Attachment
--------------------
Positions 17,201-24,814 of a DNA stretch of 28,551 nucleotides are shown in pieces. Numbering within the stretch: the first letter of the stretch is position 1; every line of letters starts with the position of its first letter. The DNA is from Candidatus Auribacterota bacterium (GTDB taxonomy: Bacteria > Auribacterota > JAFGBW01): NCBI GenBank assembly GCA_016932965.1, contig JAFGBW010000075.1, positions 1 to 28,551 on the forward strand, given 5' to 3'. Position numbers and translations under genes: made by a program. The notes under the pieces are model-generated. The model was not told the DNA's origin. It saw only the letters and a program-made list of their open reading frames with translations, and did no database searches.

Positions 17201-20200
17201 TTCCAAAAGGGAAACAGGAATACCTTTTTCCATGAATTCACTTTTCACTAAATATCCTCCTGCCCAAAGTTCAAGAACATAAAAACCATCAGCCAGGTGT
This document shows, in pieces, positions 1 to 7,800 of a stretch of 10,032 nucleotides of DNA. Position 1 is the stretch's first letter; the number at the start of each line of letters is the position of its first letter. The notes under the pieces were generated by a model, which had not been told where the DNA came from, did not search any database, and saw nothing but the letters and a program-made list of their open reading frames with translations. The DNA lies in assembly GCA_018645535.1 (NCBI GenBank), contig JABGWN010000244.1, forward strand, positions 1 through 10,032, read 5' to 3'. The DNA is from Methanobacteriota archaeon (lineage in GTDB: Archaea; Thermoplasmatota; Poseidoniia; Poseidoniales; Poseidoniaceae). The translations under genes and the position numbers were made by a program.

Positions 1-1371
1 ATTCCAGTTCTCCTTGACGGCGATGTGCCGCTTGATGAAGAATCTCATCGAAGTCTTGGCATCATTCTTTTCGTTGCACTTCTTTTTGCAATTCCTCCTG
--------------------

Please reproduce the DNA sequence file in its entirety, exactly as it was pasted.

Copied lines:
Positions 17,201-24,814 of a DNA stretch of 28,551 nucleotides are shown in pieces. Numbering within the stretch: the first letter of the stretch is position 1; every line of letters starts with the position of its first letter. The DNA is from Candidatus Auribacterota bacterium (GTDB taxonomy: Bacteria > Auribacterota > JAFGBW01): NCBI GenBank assembly GCA_016932965.1, contig JAFGBW010000075.1, positions 1 to 28,551 on the forward strand, given 5' to 3'. Position numbers and translations under genes: made by a program. The notes under the pieces are model-generated. The model was not told the DNA's origin. It saw only the letters and a program-made list of their open reading frames with translations, and did no database searches.

Positions 17201-20200
17201 TTCCAAAAGGGAAACAGGAATACCTTTTTCCATGAATTCACTTTTCACTAAATATCCTCCTGCCCAAAGTTCAAGAACATAAAAACCATCAGCCAGGTGT
This document shows, in pieces, positions 1 to 7,800 of a stretch of 10,032 nucleotides of DNA. Position 1 is the stretch's first letter; the number at the start of each line of letters is the position of its first letter. The notes under the pieces were generated by a model, which had not been told where the DNA came from, did not search any database, and saw nothing but the letters and a program-made list of their open reading frames with translations. The DNA lies in assembly GCA_018645535.1 (NCBI GenBank), contig JABGWN010000244.1, forward strand, positions 1 through 10,032, read 5' to 3'. The DNA is from Methanobacteriota archaeon (lineage in GTDB: Archaea; Thermoplasmatota; Poseidoniia; Poseidoniales; Poseidoniaceae). The translations under genes and the position numbers were made by a program.

Positions 1-1371
1 ATTCCAGTTCTCCTTGACGGCGATGTGCCGCTTGATGAAGAATCTCATCGAAGTCTTGGCATCATTCTTTTCGTTGCACTTCTTTTTGCAATTCCTCCTG